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Pizza at Kate’s Cottage

Guests at Kate's Cottage of rural Beresford enjoy good conversation and homemade pizza, courtesy of hosts Gaylan and Gale Gors and their wood-fired pizza oven.

Guests at Kate’s Cottage, a cozy bed and breakfast southwest of Beresford, enjoy a tranquil setting, a menagerie of animals and, if they’re lucky, wood-fired pizza baked in a handmade outdoor oven. “It’s a great way to eat,” says owner Gale Gors. “You eat much more slowly, you drink a beer and you talk. Twenty minutes later you have another one.”

Gale and her husband Gaylan first encountered an outdoor pizza oven while on a surprise trip to Santa Fe for Gaylan’s 60th birthday. “I looked at it and said, ‘I can build one,’” Gaylan remembers. He, Gale and Gale’s son Alex Monson worked together, doing research, drawing plans and laying brick. Monson, who operates AMC Concrete, formed the domed interior of the oven using refractory concrete containing perlite, which acts as an insulator. The DIY effort was not without its trials; on the oven’s inaugural firing, the chimney melted. “We just stood there and watched it droop,” Gaylan says.

The oven is built into an old grove on the Peterson farm, which has been in Gale’s family for almost 130 years. On pleasant summer nights, the Gorses invite visitors to join them at a table made from the grove’s wood to indulge in fresh pizza and easygoing conversation.

Kate’s Cottage was built in the 1930s, but stood empty for decades after Gale’s aunt, Verna Peterson, died in the early 1960s. Gale planned to tear it down, but in the end, she just couldn’t. “I took off one piece of trim and thought, ‘This is stupid.’” Restoring the tiny one-bedroom home was a three-year process, done in stages as Gale saved money from her work at Integrative Wellness, a mental health counseling service in Sioux Falls. The first guests arrived in 2015.

The peaceful farm getaway is made livelier by the menagerie — inquisitive Flo the dog; unpredictable Bat Cat; Earle, Charlie and Pete the goats; and a flock of Barred Rocks and Rhode Island Reds presided over by an obstinate Crested Polish rooster named The Bouncer.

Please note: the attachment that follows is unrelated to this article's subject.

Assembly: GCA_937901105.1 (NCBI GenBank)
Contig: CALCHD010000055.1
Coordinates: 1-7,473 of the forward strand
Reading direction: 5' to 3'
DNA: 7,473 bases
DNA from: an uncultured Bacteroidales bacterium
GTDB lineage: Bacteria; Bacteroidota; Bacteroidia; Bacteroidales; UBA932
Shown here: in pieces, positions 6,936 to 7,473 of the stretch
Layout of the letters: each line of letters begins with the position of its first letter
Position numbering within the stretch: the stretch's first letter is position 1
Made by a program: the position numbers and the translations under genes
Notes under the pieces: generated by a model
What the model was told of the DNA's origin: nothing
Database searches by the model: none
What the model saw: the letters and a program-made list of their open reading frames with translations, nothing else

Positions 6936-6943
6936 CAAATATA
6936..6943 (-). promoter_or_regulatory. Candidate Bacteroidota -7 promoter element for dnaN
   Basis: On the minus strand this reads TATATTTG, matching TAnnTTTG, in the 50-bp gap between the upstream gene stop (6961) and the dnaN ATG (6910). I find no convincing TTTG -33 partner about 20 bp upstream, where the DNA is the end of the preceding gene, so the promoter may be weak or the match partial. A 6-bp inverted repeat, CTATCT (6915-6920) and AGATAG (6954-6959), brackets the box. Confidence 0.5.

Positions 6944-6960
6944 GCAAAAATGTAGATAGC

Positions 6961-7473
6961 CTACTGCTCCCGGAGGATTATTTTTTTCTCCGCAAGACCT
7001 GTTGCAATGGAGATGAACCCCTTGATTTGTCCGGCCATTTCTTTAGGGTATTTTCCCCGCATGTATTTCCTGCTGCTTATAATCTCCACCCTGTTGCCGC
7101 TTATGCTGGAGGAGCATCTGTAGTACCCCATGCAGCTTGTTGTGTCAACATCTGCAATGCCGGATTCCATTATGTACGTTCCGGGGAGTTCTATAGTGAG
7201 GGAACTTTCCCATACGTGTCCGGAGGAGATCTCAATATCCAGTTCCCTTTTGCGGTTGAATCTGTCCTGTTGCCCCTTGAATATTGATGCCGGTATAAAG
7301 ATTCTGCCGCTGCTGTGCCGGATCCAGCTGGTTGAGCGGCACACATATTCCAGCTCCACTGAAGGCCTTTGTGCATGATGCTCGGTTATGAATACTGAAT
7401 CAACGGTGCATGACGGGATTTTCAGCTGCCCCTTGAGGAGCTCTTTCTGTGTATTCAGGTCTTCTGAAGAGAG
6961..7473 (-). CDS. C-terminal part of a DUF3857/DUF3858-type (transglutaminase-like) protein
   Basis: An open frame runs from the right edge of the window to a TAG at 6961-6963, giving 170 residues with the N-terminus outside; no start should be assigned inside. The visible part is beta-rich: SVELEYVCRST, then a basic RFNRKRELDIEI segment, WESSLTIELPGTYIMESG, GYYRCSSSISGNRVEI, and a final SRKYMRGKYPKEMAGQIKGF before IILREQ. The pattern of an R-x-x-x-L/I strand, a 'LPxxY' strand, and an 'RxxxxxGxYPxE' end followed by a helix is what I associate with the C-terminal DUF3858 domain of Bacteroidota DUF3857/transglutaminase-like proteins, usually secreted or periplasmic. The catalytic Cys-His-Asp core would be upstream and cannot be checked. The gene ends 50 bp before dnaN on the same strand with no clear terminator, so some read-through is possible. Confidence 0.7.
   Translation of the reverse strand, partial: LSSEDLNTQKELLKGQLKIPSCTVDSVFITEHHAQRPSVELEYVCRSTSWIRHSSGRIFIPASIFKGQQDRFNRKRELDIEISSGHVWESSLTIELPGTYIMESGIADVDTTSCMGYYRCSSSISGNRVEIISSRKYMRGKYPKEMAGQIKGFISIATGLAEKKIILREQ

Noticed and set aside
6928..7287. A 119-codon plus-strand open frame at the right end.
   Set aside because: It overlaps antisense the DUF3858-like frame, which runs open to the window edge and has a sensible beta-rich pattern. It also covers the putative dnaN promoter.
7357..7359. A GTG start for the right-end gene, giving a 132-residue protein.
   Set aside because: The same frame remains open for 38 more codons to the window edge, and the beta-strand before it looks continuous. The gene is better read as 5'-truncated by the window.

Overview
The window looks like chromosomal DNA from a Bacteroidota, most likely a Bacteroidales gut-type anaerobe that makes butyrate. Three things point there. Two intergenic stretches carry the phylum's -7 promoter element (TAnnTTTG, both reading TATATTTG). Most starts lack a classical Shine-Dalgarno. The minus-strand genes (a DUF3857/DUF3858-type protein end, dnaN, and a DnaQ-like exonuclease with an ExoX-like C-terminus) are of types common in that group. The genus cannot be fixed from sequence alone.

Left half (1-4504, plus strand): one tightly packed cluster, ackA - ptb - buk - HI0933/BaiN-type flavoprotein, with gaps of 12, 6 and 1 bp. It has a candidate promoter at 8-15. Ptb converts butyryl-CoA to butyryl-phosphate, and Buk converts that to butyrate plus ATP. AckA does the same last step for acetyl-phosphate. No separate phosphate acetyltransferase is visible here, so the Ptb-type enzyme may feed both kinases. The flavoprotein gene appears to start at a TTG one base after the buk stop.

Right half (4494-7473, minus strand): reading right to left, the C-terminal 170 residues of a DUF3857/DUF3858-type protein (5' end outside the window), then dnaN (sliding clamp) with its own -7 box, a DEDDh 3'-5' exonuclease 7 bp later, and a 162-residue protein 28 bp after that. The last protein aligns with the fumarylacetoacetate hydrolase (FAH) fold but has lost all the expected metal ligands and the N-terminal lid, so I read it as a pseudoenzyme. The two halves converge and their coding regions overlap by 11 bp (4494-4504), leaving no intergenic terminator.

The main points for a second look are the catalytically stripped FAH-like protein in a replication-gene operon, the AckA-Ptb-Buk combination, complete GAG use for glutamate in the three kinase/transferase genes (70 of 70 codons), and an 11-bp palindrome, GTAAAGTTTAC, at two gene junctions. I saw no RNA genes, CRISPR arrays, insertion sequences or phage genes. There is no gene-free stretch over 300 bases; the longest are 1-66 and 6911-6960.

Depending on wind and weather, it can take 30 to 60 minutes to heat the oven to Gaylan’s preferred pizza-baking temperature of 600 to 650 degrees. The oven is fueled with pine, which burns hot, smells nice and doesn’t affect the flavor. Sauces and dough are all homemade, and topping possibilities are endless. They’ve tried taco pizza, pulled pork and artichokes, and clams and white sauce, but the favorite might be the classic margherita. “A good white sauce, fresh basil and fresh tomatoes — you just can’t beat that,” Gale says.


A classic margherita is a favorite of the Gorses.

Basic New York-Style Pizza Dough



22.5 ounces (about 4 1/2 cups) bread flour, plus more for dusting

0.5 ounces (about 1 1/2 tablespoons) sugar

0.35 ounces (about 1 tablespoon) kosher salt

0.35 ounces (about 2 teaspoons) instant yeast

1.125 ounces (about 3 tablespoons) extra-virgin olive oil

15 ounces lukewarm water


Combine flour, sugar, salt and yeast in bowl of food processor. Pulse 3–4 times until incorporated. Add olive oil and water. Run food processor until mixture forms ball that rides around the bowl above the blade, about 15 seconds. Continue processing 15 seconds longer.

Transfer dough ball to a lightly floured surface and knead once or twice by hand until a smooth ball is formed. Divide dough evenly into three parts and place each in a covered quart-sized container or a zipper-lock freezer bag. Place in refrigerator and allow to rise at least one day, and up to five. Remove from refrigerator, shape into balls and allow to rest at room temperature for at least two hours before baking.


Editor’s Note: This story is revised from the May/June 2021 issue of South Dakota Magazine. To order a copy or to subscribe, call (800) 456-5117.


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